Original Research

Reappropriating sacramental thinking within Protestant Evangelicalism: A move towards systemic awareness

Dennis D. Elliott
In die Skriflig/In Luce Verbi | Vol 51, No 1 | a2229 | DOI: https://doi.org/10.4102/ids.v51i1.2229 | © 2017 Dennis D. Elliott | This work is licensed under CC Attribution 4.0
Submitted: 07 December 2016 | Published: 07 December 2017

About the author(s)

Dennis D. Elliott, Bible College of Western Australia, Australia and Greenwich School of Theology, United Kingdom and Faculty of Theology, North-West University, South Africa

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The dissertation on which this article is based, has been a polemical study aimed at exploring the sacramental theology of the late Roman Catholic theologian, Edward Schillebeeckx and thereby using it as a ‘foil’ against which to propose an alternative, if not renewed, ecclesiology for Protestant Evangelicalism. The study accomplished this aim within the framework of a systematic theological method with an approach that was inclusive of theological inquiry as well as sociological theory and praxis. Engaging Schillebeeckx with some significant conversation partners, both Roman Catholic and Protestants, has drawn out his hermeneutical inconsistencies. Two observations have emerged from this informed dialogue: Firstly, it established Schillebeeckx’s sacramental theology as upholding the systemic awareness of Roman Catholic sacramental thought. Secondly, insofar as the Protestant tradition is concerned, it established that, in spite of the diverse sacramental views within Reformation thought and Protestant evangelicalism, in particular, the doctrine of grace is upheld as foundational for the church. With a more directed focus on the diverse views concerning the Lord’s Supper, the dissertation honed in on the trajectories of Zwingli (‘symbolic memorialism’), Bullinger (‘symbolic parallelism’) and Calvin (‘symbolic instrumentalism’). Emerging from this exploration, a Zwingli-Bullinger confluence has been proposed.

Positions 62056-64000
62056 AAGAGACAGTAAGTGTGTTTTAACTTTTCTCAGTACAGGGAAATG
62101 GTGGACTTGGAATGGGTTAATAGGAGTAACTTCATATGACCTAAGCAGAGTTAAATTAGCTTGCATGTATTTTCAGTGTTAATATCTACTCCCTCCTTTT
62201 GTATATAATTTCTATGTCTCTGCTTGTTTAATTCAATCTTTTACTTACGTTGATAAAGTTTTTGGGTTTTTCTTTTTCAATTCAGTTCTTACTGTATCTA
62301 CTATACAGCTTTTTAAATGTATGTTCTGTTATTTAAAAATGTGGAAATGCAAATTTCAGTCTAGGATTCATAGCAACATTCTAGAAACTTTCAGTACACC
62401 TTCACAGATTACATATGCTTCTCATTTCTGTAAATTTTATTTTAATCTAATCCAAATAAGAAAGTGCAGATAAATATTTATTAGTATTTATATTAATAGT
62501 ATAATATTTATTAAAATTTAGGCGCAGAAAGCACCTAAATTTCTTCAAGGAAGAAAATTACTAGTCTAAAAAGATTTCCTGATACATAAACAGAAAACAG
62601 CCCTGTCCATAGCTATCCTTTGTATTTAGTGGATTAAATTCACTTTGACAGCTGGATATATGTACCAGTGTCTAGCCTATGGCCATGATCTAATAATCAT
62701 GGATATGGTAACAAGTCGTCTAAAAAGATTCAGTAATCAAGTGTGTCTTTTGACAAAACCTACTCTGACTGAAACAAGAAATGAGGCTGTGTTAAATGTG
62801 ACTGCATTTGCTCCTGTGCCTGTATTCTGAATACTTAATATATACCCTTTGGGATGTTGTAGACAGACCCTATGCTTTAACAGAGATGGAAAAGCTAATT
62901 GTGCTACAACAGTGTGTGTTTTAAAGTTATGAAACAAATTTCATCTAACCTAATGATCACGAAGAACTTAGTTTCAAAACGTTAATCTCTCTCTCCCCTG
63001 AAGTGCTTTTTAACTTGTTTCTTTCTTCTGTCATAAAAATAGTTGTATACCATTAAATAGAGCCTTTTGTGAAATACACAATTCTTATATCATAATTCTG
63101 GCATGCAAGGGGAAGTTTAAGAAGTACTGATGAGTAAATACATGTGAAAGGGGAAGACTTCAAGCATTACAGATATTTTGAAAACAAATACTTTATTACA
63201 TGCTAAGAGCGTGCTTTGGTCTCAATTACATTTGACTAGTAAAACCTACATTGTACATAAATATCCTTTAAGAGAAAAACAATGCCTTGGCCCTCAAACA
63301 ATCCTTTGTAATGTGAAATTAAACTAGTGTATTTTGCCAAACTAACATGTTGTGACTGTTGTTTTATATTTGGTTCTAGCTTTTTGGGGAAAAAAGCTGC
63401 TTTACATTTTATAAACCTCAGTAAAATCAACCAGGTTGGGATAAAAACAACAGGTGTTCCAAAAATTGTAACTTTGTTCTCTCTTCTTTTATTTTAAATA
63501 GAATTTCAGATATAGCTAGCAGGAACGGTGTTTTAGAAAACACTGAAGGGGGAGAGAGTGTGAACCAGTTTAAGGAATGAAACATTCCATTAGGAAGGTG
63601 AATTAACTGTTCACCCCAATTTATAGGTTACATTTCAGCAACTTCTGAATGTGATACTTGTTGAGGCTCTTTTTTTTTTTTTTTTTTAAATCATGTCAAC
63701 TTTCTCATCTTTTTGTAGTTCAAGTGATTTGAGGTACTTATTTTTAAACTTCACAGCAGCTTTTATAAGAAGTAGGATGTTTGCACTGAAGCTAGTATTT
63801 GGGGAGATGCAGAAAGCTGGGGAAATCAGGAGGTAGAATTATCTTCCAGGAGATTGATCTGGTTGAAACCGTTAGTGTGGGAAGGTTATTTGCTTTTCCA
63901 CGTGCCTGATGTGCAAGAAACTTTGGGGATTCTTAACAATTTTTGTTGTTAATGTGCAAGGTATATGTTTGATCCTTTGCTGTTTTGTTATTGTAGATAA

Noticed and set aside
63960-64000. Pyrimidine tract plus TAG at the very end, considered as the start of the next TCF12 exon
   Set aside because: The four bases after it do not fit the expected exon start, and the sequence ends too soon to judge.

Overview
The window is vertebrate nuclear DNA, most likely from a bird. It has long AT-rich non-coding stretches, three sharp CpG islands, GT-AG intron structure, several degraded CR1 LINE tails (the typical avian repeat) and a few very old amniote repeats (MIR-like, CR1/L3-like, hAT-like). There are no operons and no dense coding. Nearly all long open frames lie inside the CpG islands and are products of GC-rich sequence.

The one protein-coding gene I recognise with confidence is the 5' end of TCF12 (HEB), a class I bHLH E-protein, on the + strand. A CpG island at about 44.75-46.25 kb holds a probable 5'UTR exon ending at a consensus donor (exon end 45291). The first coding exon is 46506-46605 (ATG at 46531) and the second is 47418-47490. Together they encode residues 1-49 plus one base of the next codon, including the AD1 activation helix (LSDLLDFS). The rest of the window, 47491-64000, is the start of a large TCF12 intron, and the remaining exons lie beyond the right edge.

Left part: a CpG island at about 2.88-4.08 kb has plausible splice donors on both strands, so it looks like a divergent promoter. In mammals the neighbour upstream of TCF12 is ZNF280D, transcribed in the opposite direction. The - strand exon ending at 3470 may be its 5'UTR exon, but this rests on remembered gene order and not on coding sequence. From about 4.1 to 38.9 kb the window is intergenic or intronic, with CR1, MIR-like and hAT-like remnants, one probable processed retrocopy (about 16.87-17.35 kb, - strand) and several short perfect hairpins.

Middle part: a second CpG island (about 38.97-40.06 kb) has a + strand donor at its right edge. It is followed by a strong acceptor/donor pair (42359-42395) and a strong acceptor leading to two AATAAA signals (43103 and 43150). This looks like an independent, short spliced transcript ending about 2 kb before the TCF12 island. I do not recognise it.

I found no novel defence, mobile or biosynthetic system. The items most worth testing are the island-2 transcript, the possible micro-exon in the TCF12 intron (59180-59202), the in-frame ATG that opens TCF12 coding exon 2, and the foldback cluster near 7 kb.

Sacrament; Continuing Incarnation; Grace; Pneumatology; Protestantism; Evangelicalism


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